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Adult asthma care: promoting control of asthma, second edition.

Registered Nurses' Association of Ontario (RNAO). Adult asthma care: promoting control of asthma, second edition. Toronto (ON): Registered Nurses' Association of Ontario (RNAO); 2017 May. 124 p. [184 references]

View the original guideline documentation External Web Site Policy

This is the current release of the guideline.

This guideline updates a previous version: Registered Nurses Association of Ontario (RNAO). Adult asthma care guidelines for nurses: promoting control of asthma. Toronto (ON): Registered Nurses Association of Ontario (RNAO); 2004 Mar. 104 p. [119 references]

Registered Nurses Association of Ontario (RNAO). Adult asthma care guidelines for nurses: promoting control of asthma: supplement. Toronto (ON): Registered Nurses Association of Ontario (RNAO); 2007 Feb. 15 p. [38 references]

This guideline meets NGC's 2013 (revised) inclusion criteria.

National Guideline Clearinghouse (NGC) has assessed this guideline's adherence to standards of trustworthiness, derived from the Institute of Medicine's report Clinical Practice Guidelines We Can Trust External Web Site Policy.

NEATS Assessment More about NGC's appraisal Standard of Trustworthiness
Yes Disclosure of Guideline Funding Source
Very Good Disclosure and Management of Financial Conflict of Interests
Guideline Development Group Composition
Yes Multidisciplinary Group
Unknown Methodologist Involvement
Poor Patient and Public Perspectives
Use of a Systematic Review of Evidence
Very Good Search Strategy
Excellent Study Selection
Excellent Synthesis of Evidence
Evidence Foundations for and Rating Strength of Recommendations
Good Grading the Quality or Strength of Evidence
Very Good Benefits and Harms of Recommendations
Excellent Evidence Summary Supporting Recommendations
Poor Rating the Strength of Recommendations
Excellent Specific and Unambiguous Articulation of Recommendations
Excellent External Review
Excellent Updating

Major Recommendations

Definitions for the levels of evidence (Ia, Ib, IIa, IIb, III, IV, V) are provided at the end of the "Major Recommendations" field.

Practice Recommendations

Assessment

Recommendation 1.1

At initial encounter, identify adults with an asthma diagnosis by reviewing the health record for an established asthma diagnosis, supported by the use of objective lung function measurements, and by asking two questions:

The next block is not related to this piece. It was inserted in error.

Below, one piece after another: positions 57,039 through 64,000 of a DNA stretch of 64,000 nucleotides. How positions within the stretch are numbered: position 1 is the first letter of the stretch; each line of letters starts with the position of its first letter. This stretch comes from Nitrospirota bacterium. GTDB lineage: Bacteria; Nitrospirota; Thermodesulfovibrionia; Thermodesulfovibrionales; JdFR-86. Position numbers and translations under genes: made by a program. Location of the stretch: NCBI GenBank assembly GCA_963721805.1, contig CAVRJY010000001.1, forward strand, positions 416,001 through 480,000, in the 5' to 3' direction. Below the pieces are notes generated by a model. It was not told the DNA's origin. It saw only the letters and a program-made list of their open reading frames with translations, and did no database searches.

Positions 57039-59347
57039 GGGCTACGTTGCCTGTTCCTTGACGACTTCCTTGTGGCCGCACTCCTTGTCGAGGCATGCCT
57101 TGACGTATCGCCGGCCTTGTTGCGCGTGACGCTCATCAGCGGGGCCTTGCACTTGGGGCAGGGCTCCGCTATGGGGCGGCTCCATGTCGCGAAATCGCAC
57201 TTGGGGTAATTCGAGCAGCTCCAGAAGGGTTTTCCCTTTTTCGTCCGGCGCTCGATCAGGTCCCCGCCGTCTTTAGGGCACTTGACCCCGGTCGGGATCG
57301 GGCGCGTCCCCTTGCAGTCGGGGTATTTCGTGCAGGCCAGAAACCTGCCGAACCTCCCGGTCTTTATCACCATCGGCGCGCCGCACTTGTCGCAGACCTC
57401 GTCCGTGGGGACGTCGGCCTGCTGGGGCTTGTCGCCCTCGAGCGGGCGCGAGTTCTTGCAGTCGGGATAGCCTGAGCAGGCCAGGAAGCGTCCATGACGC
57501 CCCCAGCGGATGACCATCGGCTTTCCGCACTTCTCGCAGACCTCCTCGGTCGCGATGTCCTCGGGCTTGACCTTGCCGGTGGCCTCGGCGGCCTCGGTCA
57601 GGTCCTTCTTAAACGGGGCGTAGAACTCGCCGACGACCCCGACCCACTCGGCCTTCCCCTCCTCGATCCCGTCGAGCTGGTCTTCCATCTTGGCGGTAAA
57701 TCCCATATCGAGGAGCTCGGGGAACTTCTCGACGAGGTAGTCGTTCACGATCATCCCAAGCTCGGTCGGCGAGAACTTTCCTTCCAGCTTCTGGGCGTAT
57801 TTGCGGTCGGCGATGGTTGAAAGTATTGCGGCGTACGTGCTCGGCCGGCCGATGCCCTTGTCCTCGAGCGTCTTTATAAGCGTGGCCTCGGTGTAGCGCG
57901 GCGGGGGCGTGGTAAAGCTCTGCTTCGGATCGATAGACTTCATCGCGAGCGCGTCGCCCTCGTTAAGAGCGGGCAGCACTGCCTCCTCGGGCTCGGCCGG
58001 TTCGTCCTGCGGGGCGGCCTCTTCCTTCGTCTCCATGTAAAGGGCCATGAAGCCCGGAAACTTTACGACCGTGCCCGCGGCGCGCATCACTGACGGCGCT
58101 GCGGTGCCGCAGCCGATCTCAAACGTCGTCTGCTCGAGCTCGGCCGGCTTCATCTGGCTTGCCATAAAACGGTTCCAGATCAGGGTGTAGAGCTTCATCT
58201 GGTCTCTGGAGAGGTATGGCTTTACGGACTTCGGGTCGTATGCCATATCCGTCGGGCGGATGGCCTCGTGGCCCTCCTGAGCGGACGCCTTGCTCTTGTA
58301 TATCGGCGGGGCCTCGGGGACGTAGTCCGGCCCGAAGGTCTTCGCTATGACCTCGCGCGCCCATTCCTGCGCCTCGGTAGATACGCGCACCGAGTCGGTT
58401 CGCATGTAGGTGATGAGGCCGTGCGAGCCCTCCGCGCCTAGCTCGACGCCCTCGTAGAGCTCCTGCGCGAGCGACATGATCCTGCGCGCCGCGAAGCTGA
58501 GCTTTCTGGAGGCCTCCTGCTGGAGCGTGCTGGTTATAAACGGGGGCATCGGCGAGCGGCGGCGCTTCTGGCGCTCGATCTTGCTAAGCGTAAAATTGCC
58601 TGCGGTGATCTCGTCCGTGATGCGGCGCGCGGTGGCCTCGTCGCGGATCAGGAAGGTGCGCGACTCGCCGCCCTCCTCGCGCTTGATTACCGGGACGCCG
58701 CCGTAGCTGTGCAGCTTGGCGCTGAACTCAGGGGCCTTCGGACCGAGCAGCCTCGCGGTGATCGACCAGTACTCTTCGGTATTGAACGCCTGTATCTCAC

1. Have you ever been told by a health care provider that you have asthma?
  2. Have you ever used a puffer/inhaler or asthma medication for breathing problems?

(Level of Evidence = V)

Recommendation 1.2a

At every encounter, assess the person's current level of asthma control according to the following criteria:

  • Need for a fast-acting beta2-agonist <4 doses/week (including for exercise)
  • Daytime symptoms <4 times/week
  • Nighttime symptoms <1 time/week
  • Normal physical activity levels
  • Mild, infrequent exacerbations
  • No absence from work or school
  • Forced expiratory volume in first second (FEV1) or peak expiratory flow (PEF) ≥90% of personal best*‡
  • Diurnal PEF variation <10%–15%*‡
  • Sputum eosinophils <2%–3%*‡

(Level of Evidence = V)

*Indicates important objective information for a complete assessment of asthma control, but may not be available.

‡Performed and interpreted within health-care-provider scope of practice (including appropriate knowledge and skills) and in alignment with organizational policies and procedures.

Recommendation 1.2b

For adults with uncontrolled asthma, determine whether the person is currently experiencing an asthma exacerbation and, if so, the severity and need for urgent medical attention.

(Level of Evidence = V)

Recommendation 1.3

At every encounter, assess the person's risk of future asthma exacerbations according to the following criteria:

  • Current control of asthma
  • Severe exacerbations experienced
  • Exacerbations requiring systemic corticosteroids
  • Use of emergency care or hospitalizations for asthma

(Level of Evidence = V)

Recommendation 1.4

At every encounter, identify factors affecting the complexity of asthma management for the person, including age, sex, smoking habits, social determinants of health, triggers, and co-morbidities.